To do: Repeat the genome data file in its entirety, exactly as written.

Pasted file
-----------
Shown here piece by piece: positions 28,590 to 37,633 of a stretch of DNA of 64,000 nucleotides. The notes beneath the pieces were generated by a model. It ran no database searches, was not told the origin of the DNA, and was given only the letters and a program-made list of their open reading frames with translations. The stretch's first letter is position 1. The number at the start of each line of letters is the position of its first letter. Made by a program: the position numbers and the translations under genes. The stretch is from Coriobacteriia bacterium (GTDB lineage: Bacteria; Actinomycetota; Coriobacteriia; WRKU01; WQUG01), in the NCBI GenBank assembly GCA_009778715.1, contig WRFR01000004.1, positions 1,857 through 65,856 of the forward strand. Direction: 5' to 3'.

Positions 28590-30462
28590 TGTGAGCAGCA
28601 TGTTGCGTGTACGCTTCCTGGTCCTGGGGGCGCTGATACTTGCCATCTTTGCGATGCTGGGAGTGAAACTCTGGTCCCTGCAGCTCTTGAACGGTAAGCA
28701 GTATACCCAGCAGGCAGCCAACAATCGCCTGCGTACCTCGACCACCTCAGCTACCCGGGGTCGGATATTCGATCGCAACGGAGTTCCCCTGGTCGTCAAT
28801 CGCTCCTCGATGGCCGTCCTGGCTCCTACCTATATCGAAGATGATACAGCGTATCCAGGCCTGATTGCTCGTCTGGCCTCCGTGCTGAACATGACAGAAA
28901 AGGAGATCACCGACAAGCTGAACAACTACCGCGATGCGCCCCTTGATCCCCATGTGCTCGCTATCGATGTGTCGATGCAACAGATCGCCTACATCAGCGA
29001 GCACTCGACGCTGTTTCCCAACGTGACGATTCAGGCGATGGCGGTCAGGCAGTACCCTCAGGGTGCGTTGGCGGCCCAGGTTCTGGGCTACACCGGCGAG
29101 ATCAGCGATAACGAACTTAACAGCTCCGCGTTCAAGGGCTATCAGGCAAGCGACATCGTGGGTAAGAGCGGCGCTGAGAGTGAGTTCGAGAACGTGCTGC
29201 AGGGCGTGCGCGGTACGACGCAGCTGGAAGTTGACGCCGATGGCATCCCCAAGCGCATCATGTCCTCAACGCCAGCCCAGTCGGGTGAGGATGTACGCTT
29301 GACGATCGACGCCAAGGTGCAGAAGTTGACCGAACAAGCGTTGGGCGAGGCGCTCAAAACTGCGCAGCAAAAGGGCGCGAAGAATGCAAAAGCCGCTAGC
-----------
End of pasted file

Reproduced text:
Shown here piece by piece: positions 28,590 to 37,633 of a stretch of DNA of 64,000 nucleotides. The notes beneath the pieces were generated by a model. It ran no database searches, was not told the origin of the DNA, and was given only the letters and a program-made list of their open reading frames with translations. The stretch's first letter is position 1. The number at the start of each line of letters is the position of its first letter. Made by a program: the position numbers and the translations under genes. The stretch is from Coriobacteriia bacterium (GTDB lineage: Bacteria; Actinomycetota; Coriobacteriia; WRKU01; WQUG01), in the NCBI GenBank assembly GCA_009778715.1, contig WRFR01000004.1, positions 1,857 through 65,856 of the forward strand. Direction: 5' to 3'.

Positions 28590-30462
28590 TGTGAGCAGCA
28601 TGTTGCGTGTACGCTTCCTGGTCCTGGGGGCGCTGATACTTGCCATCTTTGCGATGCTGGGAGTGAAACTCTGGTCCCTGCAGCTCTTGAACGGTAAGCA
28701 GTATACCCAGCAGGCAGCCAACAATCGCCTGCGTACCTCGACCACCTCAGCTACCCGGGGTCGGATATTCGATCGCAACGGAGTTCCCCTGGTCGTCAAT
28801 CGCTCCTCGATGGCCGTCCTGGCTCCTACCTATATCGAAGATGATACAGCGTATCCAGGCCTGATTGCTCGTCTGGCCTCCGTGCTGAACATGACAGAAA
28901 AGGAGATCACCGACAAGCTGAACAACTACCGCGATGCGCCCCTTGATCCCCATGTGCTCGCTATCGATGTGTCGATGCAACAGATCGCCTACATCAGCGA
29001 GCACTCGACGCTGTTTCCCAACGTGACGATTCAGGCGATGGCGGTCAGGCAGTACCCTCAGGGTGCGTTGGCGGCCCAGGTTCTGGGCTACACCGGCGAG
29101 ATCAGCGATAACGAACTTAACAGCTCCGCGTTCAAGGGCTATCAGGCAAGCGACATCGTGGGTAAGAGCGGCGCTGAGAGTGAGTTCGAGAACGTGCTGC
29201 AGGGCGTGCGCGGTACGACGCAGCTGGAAGTTGACGCCGATGGCATCCCCAAGCGCATCATGTCCTCAACGCCAGCCCAGTCGGGTGAGGATGTACGCTT
29301 GACGATCGACGCCAAGGTGCAGAAGTTGACCGAACAAGCGTTGGGCGAGGCGCTCAAAACTGCGCAGCAAAAGGGCGCGAAGAATGCAAAAGCCGCTAGC